Sailing from Salina Cruz, Mexico on September 1906, The Peter Iredale was bound to Portland, Oregon. The journey up the coast was unremarkable until the night of October 25, when Captain H. Lawrence sighted the Tillamook Rock Lighthouse at 3:20 am. The crew altered course with the intent to enter the mouth of Columbia River in thick mist and rising tide. Under strong winds out of the west, an attempt was made to wear the ship away from shore, but a heavy northwest squall grounded the Peter Iredale on Clatsop Sands. High seas and wind drove the ship ashore.

There was little damage to the hull and plans were made to tow the ship back to sea, but after several weeks waiting for favorable weather and ocean conditions, the ship had listed to the right and become embedded in the sands. She was sold for scrap.

All that remains is the bow, a few ribs, and a couple of masts.

Captain Lawrence’s final toast to his ship was: “May God bless you, and may your bones bleach in the sands.

The wreckage is still visible, making it a popular tourist and photographic attraction as one of the most accessible shipwrecks of the Graveyard of the Pacific.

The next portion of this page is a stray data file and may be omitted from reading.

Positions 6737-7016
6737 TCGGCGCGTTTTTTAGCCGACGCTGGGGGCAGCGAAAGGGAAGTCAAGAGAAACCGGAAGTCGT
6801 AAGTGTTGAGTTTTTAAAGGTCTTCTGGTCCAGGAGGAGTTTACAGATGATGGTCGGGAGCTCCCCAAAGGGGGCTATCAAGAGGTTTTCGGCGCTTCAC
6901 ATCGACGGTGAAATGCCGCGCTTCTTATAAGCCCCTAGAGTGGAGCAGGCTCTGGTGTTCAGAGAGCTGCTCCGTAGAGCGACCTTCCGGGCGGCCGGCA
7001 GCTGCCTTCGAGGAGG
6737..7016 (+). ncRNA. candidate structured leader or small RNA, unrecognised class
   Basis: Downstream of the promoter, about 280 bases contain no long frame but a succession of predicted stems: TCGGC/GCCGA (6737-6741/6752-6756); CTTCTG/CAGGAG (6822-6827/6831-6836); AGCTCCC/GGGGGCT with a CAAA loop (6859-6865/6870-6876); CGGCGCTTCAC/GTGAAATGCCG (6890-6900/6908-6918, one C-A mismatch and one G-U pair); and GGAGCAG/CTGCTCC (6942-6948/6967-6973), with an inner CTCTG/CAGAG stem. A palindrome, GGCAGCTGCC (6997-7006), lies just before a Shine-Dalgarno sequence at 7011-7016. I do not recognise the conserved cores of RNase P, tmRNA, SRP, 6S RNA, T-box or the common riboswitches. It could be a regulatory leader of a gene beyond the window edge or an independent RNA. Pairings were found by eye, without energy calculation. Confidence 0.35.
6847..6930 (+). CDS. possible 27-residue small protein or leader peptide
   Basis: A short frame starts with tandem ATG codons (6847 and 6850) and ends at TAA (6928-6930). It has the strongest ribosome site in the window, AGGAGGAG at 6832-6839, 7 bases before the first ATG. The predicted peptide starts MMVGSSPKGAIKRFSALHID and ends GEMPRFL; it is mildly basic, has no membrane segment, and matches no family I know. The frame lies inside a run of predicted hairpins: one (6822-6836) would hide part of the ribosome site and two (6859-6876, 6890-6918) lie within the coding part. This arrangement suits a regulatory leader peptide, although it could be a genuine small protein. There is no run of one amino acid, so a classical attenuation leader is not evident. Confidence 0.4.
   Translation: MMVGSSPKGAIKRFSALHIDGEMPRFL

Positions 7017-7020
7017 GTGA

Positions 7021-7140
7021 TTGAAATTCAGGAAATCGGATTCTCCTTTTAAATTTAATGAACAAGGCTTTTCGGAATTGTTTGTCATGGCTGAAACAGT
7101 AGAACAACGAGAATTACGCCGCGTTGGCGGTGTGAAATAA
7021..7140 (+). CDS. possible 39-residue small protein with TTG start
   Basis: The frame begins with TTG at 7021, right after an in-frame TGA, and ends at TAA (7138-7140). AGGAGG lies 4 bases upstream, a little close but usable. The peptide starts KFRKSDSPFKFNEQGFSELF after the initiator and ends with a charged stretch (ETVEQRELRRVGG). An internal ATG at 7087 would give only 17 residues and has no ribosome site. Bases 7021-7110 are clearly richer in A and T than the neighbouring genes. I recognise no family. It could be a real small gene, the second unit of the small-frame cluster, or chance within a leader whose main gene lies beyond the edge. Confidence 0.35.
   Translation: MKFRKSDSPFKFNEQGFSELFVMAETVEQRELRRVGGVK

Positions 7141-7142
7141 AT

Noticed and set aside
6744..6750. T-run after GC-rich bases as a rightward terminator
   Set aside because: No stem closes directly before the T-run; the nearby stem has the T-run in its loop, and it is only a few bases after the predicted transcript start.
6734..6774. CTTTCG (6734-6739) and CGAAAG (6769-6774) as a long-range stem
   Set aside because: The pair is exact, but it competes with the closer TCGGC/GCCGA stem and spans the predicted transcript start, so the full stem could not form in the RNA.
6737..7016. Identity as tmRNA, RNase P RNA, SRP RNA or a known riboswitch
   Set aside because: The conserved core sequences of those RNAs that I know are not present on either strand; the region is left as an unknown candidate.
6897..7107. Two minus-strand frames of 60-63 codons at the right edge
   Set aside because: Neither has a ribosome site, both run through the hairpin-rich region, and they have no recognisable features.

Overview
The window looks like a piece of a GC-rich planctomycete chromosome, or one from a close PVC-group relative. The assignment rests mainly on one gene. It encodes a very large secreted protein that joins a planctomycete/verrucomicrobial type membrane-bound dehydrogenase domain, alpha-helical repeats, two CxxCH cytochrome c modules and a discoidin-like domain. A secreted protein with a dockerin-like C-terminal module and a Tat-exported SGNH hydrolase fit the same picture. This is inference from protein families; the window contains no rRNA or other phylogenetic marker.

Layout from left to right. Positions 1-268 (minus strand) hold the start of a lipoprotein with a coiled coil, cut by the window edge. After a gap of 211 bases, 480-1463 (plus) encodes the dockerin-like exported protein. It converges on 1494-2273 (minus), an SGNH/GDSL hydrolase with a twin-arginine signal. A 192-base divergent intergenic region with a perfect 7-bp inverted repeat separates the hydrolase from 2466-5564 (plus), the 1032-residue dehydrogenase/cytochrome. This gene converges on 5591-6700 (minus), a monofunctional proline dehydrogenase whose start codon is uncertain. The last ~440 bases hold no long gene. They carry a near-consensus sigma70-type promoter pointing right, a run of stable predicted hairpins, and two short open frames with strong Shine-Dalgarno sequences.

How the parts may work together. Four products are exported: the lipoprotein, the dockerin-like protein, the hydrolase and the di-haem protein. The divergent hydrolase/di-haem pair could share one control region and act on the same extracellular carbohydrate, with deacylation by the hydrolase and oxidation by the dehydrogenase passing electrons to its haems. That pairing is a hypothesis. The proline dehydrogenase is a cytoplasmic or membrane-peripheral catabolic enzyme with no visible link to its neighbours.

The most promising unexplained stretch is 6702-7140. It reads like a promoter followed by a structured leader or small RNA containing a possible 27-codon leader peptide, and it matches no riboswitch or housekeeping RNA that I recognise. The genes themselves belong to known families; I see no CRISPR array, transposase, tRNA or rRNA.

Getting to the Shipwreck Peter Iredale:

Follow the instructions provided at the map below. The journey is marked to start in the little and charming town of Astoria which is certainly also worth a visit.

Taking shots:

A new dimension besides light needs to be taken into consideration. Before you get ready to go to Clatsop Beach and to the Peter Iredale shipwreck you also should look into the tide schedule to make sure that the wreck is not completely in the dry or flooded. Perfect timing is to have the tide at the level were the sea water comes and goes to provide some movement along the wreck.

A tripod might be necessary, specially if you plan to do long exposure to have a dynamic play of the water around the shipwreck. In this case it is recommended to have a wide base at each of the ends of the tripod to avoid them to sink in the wet sand. An easy and very practical way to do that is cut an ‘X’ on three tennis balls and insert each of them at the three ends of the tripod.

Last update: November 27, 2011

Peter Iredale